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LATEST CORELOGIC ECON TWEETS

June 2015 National Home Prices Increased 6.5 Percent Year Over Year

Low-End Home Prices 5.5 Percent Above Pre-Crisis Peak

Molly Boesel    |    Property Valuation

  • Home prices including distressed sales increased 6.5 percent year over year in June 2015 and remain 7.4 percent below the April 2006 peak.
  • Only four states had year-over-over price depreciation in June 2015, and 15 states and the District of Columbia reached new HPI highs.
  • The low price tier is 5.5 percent above its pre-crisis peak.

CoreLogic reported today that national home prices in June 2015 increased 6.5 percent year over year and 1.7 percent month over month. This marks 40 months of consecutive year-over-year increases in the CoreLogic Home Price Index (HPI®). Excluding distressed sales, home prices increased 6.4 percent year over year from June 2014 and were up 1.4 percent from May 2015. Including distressed sales, prices were still 7.4 percent below the April 2006 peak, and excluding distressed sales prices were 4 percent below this peak.

Including distressed sales, only four states showed year-over-year depreciation: Massachusetts (-5 percent), Connecticut (-0.6 percent), Louisiana (-0.4 percent) and Mississippi (-0.3 percent). Excluding distressed sales, only two states showed a year-over-year decline, with Massachusetts falling 1.5 percent and Louisiana falling 0.1 percent from June 2014.

Fifteen states and the District of Columbia reached new HPI highs in June 2015. The 15 states are Alaska, Arkansas, Colorado, District of Columbia, Hawaii, Iowa, Kentucky, Nebraska, New York, North Carolina, North Dakota, Oklahoma, South Dakota, Tennessee, Texas and Wyoming. From this group, Colorado had the largest year-over-year home price appreciation at 9.8 percent, followed by New York (8.3 percent), Texas (6.9 percent), South Dakota (6.7 percent) and North Dakota (6.4 percent). Nevada home prices were the farthest below their all-time HPI high, still 32.2 percent lower than the state’s March 2006 peak.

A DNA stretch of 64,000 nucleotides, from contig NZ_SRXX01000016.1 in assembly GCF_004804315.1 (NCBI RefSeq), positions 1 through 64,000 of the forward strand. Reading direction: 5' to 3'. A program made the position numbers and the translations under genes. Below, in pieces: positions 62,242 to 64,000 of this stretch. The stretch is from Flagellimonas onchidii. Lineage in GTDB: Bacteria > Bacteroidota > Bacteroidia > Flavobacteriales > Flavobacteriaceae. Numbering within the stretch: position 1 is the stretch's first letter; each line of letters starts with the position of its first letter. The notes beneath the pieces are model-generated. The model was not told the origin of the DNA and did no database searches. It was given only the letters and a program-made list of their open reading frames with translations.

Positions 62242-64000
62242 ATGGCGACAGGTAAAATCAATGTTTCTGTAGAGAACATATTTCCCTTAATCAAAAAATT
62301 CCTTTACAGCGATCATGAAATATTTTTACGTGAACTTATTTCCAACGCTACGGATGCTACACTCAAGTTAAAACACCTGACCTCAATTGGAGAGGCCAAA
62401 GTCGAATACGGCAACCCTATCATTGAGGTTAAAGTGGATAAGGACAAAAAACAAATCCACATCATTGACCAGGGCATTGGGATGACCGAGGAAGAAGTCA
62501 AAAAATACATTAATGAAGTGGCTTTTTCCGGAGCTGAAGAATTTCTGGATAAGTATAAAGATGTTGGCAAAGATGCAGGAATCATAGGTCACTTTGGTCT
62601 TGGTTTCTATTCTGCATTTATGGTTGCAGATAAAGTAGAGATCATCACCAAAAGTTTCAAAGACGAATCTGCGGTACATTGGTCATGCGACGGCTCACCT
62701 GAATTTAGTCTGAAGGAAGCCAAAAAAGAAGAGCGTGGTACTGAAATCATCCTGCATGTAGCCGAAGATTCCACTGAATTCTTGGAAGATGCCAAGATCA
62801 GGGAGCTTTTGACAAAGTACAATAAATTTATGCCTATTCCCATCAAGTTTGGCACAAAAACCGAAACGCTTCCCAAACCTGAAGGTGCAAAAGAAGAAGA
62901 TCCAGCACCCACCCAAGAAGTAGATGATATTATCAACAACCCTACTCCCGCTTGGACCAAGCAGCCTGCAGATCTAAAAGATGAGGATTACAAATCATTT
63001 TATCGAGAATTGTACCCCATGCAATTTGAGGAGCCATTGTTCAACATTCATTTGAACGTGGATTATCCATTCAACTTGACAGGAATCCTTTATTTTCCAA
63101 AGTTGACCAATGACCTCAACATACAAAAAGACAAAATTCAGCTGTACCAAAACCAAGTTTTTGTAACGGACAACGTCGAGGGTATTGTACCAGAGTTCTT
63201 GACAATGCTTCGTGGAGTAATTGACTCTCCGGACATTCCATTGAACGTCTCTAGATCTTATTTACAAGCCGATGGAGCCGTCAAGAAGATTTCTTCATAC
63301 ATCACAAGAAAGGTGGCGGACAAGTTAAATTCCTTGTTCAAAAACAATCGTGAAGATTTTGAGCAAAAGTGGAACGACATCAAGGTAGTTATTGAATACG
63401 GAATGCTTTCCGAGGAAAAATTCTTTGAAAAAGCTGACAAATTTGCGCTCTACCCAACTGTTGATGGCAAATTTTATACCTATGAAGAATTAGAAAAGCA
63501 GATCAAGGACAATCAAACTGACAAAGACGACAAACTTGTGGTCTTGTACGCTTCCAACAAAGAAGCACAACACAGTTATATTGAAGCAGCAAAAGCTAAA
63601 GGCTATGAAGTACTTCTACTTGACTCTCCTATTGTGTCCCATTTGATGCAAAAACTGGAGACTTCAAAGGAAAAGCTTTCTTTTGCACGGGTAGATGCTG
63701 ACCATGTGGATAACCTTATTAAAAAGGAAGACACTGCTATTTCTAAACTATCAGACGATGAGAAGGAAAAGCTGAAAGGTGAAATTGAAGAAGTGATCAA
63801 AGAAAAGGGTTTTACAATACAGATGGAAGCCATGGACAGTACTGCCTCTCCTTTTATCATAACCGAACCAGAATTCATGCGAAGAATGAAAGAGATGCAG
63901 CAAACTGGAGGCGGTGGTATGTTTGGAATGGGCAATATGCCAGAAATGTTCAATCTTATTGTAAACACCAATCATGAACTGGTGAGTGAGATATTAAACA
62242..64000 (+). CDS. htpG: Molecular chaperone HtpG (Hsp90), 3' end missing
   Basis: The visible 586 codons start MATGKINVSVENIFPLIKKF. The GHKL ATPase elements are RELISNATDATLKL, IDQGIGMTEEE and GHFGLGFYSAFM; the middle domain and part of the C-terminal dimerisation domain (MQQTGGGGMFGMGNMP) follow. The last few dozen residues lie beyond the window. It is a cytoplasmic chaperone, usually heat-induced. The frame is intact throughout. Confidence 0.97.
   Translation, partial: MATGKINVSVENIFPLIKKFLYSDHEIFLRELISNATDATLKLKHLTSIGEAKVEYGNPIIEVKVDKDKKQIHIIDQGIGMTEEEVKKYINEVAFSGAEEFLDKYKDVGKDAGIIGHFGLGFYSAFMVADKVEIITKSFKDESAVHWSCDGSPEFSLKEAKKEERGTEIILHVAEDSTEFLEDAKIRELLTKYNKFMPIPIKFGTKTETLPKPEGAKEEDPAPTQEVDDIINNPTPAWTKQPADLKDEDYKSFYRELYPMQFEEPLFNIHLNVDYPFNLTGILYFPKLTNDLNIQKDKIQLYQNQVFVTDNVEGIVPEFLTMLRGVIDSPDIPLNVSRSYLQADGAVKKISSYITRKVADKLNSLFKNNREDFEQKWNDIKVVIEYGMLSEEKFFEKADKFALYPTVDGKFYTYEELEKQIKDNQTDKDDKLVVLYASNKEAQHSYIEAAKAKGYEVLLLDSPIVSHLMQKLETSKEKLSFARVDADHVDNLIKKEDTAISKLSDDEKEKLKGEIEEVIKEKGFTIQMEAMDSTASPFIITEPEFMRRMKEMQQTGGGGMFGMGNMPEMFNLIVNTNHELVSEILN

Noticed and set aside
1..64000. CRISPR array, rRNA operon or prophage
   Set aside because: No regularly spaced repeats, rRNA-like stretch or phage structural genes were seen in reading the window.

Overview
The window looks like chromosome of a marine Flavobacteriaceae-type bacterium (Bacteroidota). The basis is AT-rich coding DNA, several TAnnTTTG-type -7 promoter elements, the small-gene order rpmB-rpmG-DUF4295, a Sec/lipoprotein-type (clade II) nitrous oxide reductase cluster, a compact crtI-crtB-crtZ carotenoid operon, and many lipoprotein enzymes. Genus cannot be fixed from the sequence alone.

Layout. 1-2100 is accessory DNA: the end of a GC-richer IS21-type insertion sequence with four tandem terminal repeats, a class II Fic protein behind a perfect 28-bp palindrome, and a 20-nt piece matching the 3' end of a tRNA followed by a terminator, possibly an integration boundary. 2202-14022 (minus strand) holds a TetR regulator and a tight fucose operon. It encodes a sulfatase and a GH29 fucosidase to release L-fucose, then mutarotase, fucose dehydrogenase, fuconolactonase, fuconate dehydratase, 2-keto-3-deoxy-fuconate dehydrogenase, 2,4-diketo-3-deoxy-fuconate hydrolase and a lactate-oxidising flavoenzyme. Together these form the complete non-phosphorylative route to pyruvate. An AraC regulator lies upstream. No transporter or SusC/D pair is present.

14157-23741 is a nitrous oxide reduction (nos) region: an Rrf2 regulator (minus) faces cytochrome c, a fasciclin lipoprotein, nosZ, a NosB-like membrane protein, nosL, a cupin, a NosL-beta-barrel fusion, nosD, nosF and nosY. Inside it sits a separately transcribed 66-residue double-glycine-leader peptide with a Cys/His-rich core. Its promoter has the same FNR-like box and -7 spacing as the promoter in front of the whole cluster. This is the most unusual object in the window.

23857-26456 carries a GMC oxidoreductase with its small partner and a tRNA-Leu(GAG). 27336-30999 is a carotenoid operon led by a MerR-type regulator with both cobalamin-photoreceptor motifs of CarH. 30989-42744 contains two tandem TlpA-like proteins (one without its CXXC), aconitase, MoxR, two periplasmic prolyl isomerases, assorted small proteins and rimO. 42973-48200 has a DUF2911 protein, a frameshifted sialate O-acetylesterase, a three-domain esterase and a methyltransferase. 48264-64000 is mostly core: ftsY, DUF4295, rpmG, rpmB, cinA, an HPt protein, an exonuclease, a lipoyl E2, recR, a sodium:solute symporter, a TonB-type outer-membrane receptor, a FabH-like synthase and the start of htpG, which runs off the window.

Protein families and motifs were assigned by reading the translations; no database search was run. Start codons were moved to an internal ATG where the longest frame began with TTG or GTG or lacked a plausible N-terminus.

In addition to the overall indices, CoreLogic analyzes four individual home-price tiers that are calculated relative to the median national home price. The four price tiers are: homes priced 75 percent or less below the median (low price), homes priced between 75 and 100 percent of the median (low-to-middle price), homes priced between 100 and 125 percent of the median (middle-to-moderate price) and homes priced greater than 125 percent of the median (high price).

HPI by Price Segment

HPI by Price Segment

Figure 2 shows the levels of the four price tiers indexed to January 2006, shortly before each of the tiers hit their peak index values. The low-price tier has shown the most growth in recent months, increasing 11.8 percent year over year and 12.7 percent in 2015 alone. This price tier also recovered 53.7 percent from its lowest point in March 2009 and is the only price tier to pass its pre-crisis peak. Although the low-to-middle tier has recovered 43.4 percent from its lowest point in March 2011, and has grown by 7.3 percent year over year, it is still the furthest from its peak of all the price tiers, down 9.4 percent. The middle-to-moderate price tier increased 6.2 percent year over year in June 2015, but still remains 7.9 percent below its peak. The high price tier—which fell the least during the housing crisis—increased 4.8 percent year over year in June 2015 and remains 5.3 percent below its peak.

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